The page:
Categories Sapling Archive


Publication Date: Issue #96 — September 27, 2011


For this week’s feature article, Sapling interviewed Kate Lorenz, editor of Parcel magazine.

Interview conducted by Kit Frick


Photo credit Jeff McKee

Sapling: Parcel is a new journal; the first issue came out this past spring, and you’re likely working on issue two now. First of all, congrats on putting together a fantastic first issue! Since you’re new on the scene, what would you like people to know about Parcel?

Kate Lorenz: Thank you for the kind words about the issue, and we’re so happy to be featured in Sapling. As a new journal, we just hope that people will hear about Parcel and will want to submit, subscribe, read a review, or take a glance at our website. We’re still very much working on building our community of readers, and we’re hoping to publish an exciting variety of work. The second issue is shaping up quite nicely, so we hope people will consider picking up a sample copy, and we always love hearing feedback from readers.

S: As the name suggests, Parcel has a clear interest in the complete, tangible package—in the printed word and in the journal itself as an artifact. Can you tell us a little about your commitment to real-hold-it-in-your-hand journal publishing and how you see Parcelcontributing to that world?

KL: I’ve always loved the printed object as well as writing letters and receiving mail. Heidi Raak, co-founder of Parcel, owns The Raven Book Store, an amazing independent bookstore in Lawrence, Kansas. She and I bonded over our love of physical books, and we wanted that love to come through clearly in Parcel. Our designer, Justin Runge, has an incredible eye for layout—he also puts out lovely chapbooks with Blue Hour Press—and so the attention to the physical journal starts from the beginning of production. We set out to be another venue of support for print publishing and to show writers that people are still willing to put the effort into starting print publications, despite the fact that we’re always being given a doomsday forecast for the life of print.

S: What can you tell us about your editorial process? That is, how does the Parcel staff go about selecting poetry and prose for the journal?

KL: We have a very small staff right now—just Heidi, Justin, and myself. Heidi and I select most of the content, and we consult Justin particularly for his input on poetry and art. We have a few other friends that we impose upon for their wisdom from time to time, but in general, we just read constantly and have a lot of meetings in dark corners of coffee shops, and then an issue of Parcel emerges.

S: Your first issue includes a very cool reading lamp bookmark, and your website indicates that more limited-edition visual art goodies (postcards! broadsides!) may be in store for readers. You also feature a series of beautiful color prints by artist Jaclyn Mednicov in issue one. How would you describe the role that visual art is taking in Parcel’s overall vision as a journal?

KL: One of our broad goals with Parcel is to support the arts, and that certainly extends to book art and visual art. I think pairing the content with beautiful images sets a great tone for the publication. We certainly plan to keep featuring a visual artist with each issue—the upcoming issue features beautiful watercolors by Brooklyn-based artist Tamara Thomsen. Incorporating broadsides and postcards also fits right in with our mission to send our subscribers a special bundle in the mail, and the next postcards are designed by Emily Tipps of High5 Press.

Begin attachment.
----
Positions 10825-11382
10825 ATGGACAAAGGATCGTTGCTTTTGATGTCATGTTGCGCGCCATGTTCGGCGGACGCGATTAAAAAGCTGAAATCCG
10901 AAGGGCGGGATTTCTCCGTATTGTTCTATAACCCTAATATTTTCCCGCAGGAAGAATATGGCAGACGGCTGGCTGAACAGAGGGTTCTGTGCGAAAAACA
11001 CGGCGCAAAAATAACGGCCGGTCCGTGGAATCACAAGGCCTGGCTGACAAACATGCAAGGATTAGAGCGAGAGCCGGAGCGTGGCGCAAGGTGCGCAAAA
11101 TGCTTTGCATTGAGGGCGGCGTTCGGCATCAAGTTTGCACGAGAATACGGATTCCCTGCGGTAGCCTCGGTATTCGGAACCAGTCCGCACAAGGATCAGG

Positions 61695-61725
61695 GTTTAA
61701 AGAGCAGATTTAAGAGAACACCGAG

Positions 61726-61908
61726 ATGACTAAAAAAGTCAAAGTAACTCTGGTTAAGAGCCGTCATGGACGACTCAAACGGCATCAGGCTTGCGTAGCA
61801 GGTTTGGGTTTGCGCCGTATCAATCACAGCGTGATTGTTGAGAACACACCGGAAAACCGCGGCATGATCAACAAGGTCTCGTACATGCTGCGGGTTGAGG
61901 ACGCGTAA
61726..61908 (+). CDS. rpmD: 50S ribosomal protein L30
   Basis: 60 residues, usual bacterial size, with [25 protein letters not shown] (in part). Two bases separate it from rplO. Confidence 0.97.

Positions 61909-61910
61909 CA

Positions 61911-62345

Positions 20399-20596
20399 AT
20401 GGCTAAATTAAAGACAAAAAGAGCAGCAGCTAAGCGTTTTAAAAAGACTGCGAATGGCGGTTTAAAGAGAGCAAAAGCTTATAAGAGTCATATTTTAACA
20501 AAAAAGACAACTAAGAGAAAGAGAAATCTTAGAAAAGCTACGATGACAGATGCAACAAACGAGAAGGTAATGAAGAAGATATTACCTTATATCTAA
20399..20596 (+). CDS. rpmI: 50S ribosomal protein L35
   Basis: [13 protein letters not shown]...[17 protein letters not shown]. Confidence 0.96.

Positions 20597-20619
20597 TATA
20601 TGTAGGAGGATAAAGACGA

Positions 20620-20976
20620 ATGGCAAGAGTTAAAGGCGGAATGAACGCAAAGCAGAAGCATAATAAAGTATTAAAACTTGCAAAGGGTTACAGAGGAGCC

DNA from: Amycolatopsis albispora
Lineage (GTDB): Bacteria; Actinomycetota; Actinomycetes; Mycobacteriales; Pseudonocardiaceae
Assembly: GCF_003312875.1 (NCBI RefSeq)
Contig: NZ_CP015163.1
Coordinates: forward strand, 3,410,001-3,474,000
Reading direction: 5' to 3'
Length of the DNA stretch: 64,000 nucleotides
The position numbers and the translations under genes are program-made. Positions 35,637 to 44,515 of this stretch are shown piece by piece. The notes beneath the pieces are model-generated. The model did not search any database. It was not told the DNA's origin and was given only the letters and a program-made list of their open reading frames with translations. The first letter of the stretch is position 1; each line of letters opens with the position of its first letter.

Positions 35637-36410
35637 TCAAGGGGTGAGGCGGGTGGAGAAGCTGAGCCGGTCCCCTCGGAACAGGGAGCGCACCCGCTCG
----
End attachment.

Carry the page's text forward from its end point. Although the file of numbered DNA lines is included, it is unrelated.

S: In addition to the standard wisdom of reading a back issue and following the submission guidelines on the website, what advice would you give to writers who are interested in submitting to Parcel?

KL: At this point, I would advise writers to just submit! We’re still so young that we’re looking for all kinds of work from diverse writers, poets, and artists. The Parcel aesthetic is slowly revealing itself, but we always like to find work that surprises and excites us, no matter what category the work might fit snugly within.

S: What literary journals or small presses are you particularly excited about right now?

KL: In terms of presses, I’m always excited to see books from Coffee House Press, Sarabande Books, Starcherone Books, Fiction Collective Two, and Dzanc. I worked forBlack Warrior Review for four years during graduate school, and I look forward to the wild new things they come up with. On my nightstand I have copies of New Orleans Review,Denver Quarterly, Indiana Review, Gulf Coast, and Gigantic. There’s also Beecher’s, a student-run journal out of the University of Kansas that was founded at about the same time as Parcel. Their first issue is superb. In terms of online journals, I read The CollagistPANK(their print is great as well), and DIAGRAM, among others.

S: Who are your favorite living writers?

KL: How challenging to narrow this down! Kathryn Davis, Joy Williams, Ann Beattie, William Trevor, Rebecca Curtis, Ilya Kaminsky, Olena Kalytiak Davis, and Rikki Ducornet. Honestly, all of the professors I worked with at the University of Alabama are formidable writers. And all the Parcel contributors, of course.


To learn more about Parcel, visit:


Kate Lorenz received her MFA from the University of Alabama, where she served as the editor of Black Warrior Review. Her work has appeared in Denver QuarterlyEveryday Genius, and Tuscaloosa Runs This: An eBook of Tuscaloosa Writers. Her writing has also been published by Blue Hour Press and Small Fires Press, and she was a 2010 finalist forGulf Coast’s Donald Barthelme Prize for Short Prose. Kate lives in Lawrence, Kansas, and works as a judicial assistant at the Kansas Court of Appeals during the daylight hours.